Telehealth, also known as telemedicine, is a term used to describe the means for delivering health care and related services through technology, generally in real time over video/audio services like FaceTime, Skype, or special medical applications or websites used for this purpose. It can also include phone calls or remote patient monitoring where a provider can monitor a patient’s vital signs or other health data.
eRheum is specifically focused on a subset of telehealth known as “telerheumatology.”
Our goal is to provide you with the information you need for a productive and successful telehealth visit with a rheumatology health care provider visit, although much of this information can also apply to telehealth visits with other types of providers.
Some ways you can use telehealth include:
Video chat about your symptoms or medication side effects
Send over a picture of a rash or other symptom of concern
Check in to see how you’re managing your health condition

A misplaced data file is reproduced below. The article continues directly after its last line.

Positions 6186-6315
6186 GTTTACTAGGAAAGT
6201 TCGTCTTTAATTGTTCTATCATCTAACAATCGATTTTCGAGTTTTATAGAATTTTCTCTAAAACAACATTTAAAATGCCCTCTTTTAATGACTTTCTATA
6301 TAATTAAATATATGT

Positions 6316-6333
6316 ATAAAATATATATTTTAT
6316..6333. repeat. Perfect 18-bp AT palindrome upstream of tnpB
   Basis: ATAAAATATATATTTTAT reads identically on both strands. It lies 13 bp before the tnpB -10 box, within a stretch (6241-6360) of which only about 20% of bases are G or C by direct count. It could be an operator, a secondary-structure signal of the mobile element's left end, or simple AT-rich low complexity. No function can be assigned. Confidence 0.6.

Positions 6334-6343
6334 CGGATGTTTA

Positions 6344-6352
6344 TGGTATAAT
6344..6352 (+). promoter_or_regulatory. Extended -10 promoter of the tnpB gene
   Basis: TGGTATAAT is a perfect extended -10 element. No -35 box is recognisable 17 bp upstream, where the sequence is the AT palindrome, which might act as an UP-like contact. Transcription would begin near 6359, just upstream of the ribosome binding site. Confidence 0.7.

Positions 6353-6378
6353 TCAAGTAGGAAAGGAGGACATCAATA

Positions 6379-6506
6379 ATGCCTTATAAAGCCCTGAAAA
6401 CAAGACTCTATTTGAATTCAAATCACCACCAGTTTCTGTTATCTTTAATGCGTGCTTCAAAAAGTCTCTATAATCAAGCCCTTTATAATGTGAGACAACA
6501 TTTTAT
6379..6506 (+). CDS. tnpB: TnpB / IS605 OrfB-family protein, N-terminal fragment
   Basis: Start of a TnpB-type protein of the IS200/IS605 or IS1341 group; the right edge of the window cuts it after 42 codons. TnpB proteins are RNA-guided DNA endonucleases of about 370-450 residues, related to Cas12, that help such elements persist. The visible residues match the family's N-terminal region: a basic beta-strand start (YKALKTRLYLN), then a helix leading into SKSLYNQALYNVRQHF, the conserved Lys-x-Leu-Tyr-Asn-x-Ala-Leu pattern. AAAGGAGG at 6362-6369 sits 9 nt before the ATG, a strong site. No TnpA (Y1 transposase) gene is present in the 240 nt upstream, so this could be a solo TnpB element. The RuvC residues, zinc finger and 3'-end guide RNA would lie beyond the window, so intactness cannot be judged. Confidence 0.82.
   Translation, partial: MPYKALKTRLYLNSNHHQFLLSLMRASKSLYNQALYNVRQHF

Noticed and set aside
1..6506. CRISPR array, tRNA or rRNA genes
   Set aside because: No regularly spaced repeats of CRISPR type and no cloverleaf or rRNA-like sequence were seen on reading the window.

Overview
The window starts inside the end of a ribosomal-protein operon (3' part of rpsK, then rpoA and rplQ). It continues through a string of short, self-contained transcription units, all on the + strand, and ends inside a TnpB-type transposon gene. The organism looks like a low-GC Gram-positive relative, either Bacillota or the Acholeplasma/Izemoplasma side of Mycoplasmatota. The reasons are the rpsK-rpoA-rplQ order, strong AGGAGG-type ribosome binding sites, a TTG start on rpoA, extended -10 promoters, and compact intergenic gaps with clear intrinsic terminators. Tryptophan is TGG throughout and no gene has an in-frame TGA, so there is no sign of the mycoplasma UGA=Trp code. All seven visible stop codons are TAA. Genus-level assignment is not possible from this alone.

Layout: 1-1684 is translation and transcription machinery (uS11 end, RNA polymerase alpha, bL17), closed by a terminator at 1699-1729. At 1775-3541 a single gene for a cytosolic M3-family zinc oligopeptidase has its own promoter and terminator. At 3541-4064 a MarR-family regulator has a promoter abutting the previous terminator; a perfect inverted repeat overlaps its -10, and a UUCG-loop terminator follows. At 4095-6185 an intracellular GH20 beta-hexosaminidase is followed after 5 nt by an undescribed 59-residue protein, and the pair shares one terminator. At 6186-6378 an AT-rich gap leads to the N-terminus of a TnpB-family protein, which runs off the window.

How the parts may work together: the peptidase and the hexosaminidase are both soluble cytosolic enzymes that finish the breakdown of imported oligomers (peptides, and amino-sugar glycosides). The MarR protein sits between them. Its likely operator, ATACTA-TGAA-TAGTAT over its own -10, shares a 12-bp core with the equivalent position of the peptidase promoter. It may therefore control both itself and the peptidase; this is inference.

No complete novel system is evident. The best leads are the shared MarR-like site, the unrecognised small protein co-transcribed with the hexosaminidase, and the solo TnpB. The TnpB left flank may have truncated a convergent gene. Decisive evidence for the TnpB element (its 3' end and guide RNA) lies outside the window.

Get a prescription refill
Have a therapy session
Get a referral to another specialist
Get a second opinion
Telehealth and the COVID-19 pandemic
Providers and patients have needed to communicate at a distance, which has led to an increase in demand for telehealth services. Stakeholders responded to this need with important regulatory and policy changes. (Read more about this in our telehealth advocacy section.) Telehealth quickly swept in as the solution to ensure that patients have continued access to their providers while being able to remain safely at home.
According to a report by the consulting firm McKinsey, medical providers began seeing 50 to 175 times the number of patients via remote access platforms in the aftermath of COVID-19 than they did before.
Access to telehealth has been particularly important for people living with rheumatic conditions. Many patients with autoimmune and inflammatory arthritis see their rheumatologists for regular check-ups, every three to six months or even more frequently. Patients have had many concerns about their medications and their risk of COVID-19 infection and complications. Rheumatologists are uniquely suited to address these questions. And for many rheumatic disease patients, the pandemic has led to increases in symptoms of their underlying health condition, such as pain, fatigue, and mental health issues like anxiety and depression.
For all these reasons, being able to see a rheumatology care provider without interruption to a typical visit schedule is critically important. Telehealth allows rheumatology patients to do this.